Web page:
Search Results: "Pedro G. Ferreira"


BOOK REVIEW

NON-FICTION
Released: Feb. 4, 2014

"Ferreira does not downplay relativity's complexity and avoids the easy route of oversimplifying it into a cosmic magic show. The result is one of the best popular accounts of how Einstein and his followers have been trying to explain the universe for decades."
Ferreira (Astrophysics/Univ. of Oxford; The State of the Universe: A Primer in Modern Cosmology, 2006, etc.) writes an enthusiastic and comprehensible popular account of how Albert Einstein's Theory of Relativity continues to generate new knowledge as well as hints of more secrets to be revealed. Read full book review >

BOOK REVIEW

NON-FICTION
Released: Sept. 22, 2015

"With wit, vision, and scholarship, Domingos describes how these scientists are creating programs that allow a computer to teach itself. Readers unfamiliar with logic and computer theory will have a difficult time, but those who persist will discover fascinating insights."
Traditionally, the only way to make a computer execute a task is to write precise instructions: an algorithm. As the author notes in this enthusiastic but not dumbed-down introduction to machine learning, it is impossible to "write a program to tell a computer how to drive a car or decipher handwriting, but if we give enough examples to a computer running a learning algorithm, it will figure out how to do it on its own." Read full book review >

BOOK REVIEW

BEFIDDLED by Pedro de Alcantara
CHILDREN'S
Released: Nov. 8, 2005

"For serious musicians who will concentrate on Becky's training and forget the rest. (Fiction. 10-13)"
Becky Cohen is a skilled violinist but struck by fear every time she has to perform at her weekly YMCA group lessons. Read full book review >

BOOK REVIEW

Monster Fart Wars III: FartMONSTER FART WARS III: FARTS VS. PIMPLES s vs. Pimples by A.M. Shah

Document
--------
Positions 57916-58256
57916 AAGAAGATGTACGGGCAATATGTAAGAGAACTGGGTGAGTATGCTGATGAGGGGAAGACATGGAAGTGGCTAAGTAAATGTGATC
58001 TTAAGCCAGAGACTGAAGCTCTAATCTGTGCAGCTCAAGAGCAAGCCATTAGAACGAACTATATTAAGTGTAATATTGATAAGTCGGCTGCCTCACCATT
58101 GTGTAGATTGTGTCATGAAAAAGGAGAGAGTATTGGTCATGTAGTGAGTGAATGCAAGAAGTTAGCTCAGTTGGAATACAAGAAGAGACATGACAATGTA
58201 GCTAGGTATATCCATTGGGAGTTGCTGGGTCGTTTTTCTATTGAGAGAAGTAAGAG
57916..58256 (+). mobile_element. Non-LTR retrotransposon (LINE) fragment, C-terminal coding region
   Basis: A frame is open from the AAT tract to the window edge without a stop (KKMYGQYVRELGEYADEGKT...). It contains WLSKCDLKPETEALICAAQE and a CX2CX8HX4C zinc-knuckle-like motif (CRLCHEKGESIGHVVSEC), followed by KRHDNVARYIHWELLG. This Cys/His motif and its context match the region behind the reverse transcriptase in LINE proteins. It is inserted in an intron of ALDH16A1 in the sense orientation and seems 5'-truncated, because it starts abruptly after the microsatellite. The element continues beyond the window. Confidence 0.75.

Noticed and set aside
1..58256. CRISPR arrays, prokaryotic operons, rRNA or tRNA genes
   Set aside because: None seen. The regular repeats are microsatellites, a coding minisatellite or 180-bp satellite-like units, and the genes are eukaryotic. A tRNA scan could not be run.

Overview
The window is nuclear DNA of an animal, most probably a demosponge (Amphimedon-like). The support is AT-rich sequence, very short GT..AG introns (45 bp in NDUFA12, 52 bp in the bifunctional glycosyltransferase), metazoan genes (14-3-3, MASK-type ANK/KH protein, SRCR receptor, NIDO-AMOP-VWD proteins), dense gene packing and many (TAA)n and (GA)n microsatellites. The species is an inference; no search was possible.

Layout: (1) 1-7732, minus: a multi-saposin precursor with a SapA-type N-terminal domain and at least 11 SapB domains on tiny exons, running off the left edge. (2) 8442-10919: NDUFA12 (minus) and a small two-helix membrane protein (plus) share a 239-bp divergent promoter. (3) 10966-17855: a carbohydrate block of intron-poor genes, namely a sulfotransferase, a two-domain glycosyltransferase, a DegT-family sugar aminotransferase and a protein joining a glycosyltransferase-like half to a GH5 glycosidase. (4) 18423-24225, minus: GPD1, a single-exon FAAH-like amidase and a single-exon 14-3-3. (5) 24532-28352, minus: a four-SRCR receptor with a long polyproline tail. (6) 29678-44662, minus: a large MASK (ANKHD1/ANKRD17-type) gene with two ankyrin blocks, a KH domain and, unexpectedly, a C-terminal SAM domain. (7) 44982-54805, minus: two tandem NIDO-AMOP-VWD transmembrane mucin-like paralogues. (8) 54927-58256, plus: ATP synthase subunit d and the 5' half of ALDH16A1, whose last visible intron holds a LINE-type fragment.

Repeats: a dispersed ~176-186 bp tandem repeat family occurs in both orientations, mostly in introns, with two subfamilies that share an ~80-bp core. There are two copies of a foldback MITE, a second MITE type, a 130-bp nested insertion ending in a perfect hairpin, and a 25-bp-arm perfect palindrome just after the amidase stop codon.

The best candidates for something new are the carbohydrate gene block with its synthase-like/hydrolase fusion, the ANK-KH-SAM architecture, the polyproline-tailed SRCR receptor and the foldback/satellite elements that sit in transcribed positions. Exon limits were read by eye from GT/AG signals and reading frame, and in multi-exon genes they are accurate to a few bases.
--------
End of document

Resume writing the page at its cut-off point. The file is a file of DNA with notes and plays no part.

CHILDREN'S
Released: May 6, 2017

"For gross-out fans only, but they'll find it funny and full of action."
Once again, the brave mayor of Fartville defends his citizens from would-be invaders in Shah's (Adult Coloring Book Horror Land: Entrapment, 2017, etc.) middle-grade series installment.Read full book review >

BOOK REVIEW

BIOGRAPHY & MEMOIR
Released: Sept. 20, 2005

"Powerful ammunition for those who wish to reform or abolish the UN."
A veteran U.S. government official blasts the UN Secretariat for . . . well, see the subtitle. Read full book review >

BOOK REVIEW

ZULU DOG by Anton Ferreira
ANIMALS
Released: Sept. 26, 2002

"A historical note precedes the story, contextualizing the tensions presented within. (Fiction. 10-14)"
Two children and a dog offer a tentative hope for a strife-ridden, modern South Africa in this debut from Ferreira, a Reuters correspondent who grew up there. Read full book review >

BOOK REVIEW

THE INSATIABLE SPIDER MAN by Pedro Juan Gutierrez
FICTION & LITERATURE
Released: Feb. 27, 2006

"Pungent and pitiful."
Tales of Havana, from a native son. Read full book review >

BOOK REVIEW

WICKED WEEDS by Pedro  Cabiya
FICTION & LITERATURE
Released: Oct. 25, 2016

"A twisty, disorderly, but culturally resonant tale of zombie woe. Sleep tight, kids."
A fastidious and successful Caribbean zombie navigates the uncertain pathways of the human heart in this cerebral take on the undead. Read full book review >

BOOK REVIEW

They Call Me Jake by Pedro Abreu
FICTION & LITERATURE

"An unfocused seafaring tale."
A young sailor tells a meandering tale of his voyages around the world in this debut novel. Read full book review >

BOOK REVIEW

FRIGID TALES by Pedro de Jesús
FICTION & LITERATURE
Released: Nov. 1, 2002

"Witty and accomplished—but thinly developed."
Sex is a preoccupation and, as the King of Siam would say, "a puzzlement" in this debut collection of six coy, elusive stories from a young Cuban fiction writer and translator. Read full book review >

BOOK REVIEW

MIGRANT by José Manuel Mateo
CHILDREN'S
Released: May 1, 2014

"Breathtaking. (author and illustrator notes) (Picture book. 6-12)"
A family's arduous journey from a farm in Mexico to a crowded dwelling in Los Angeles unfolds, literally, as a ribbon is untied and accordion-style pages open to reveal one continuous, aesthetically astonishing scene. Read full book review >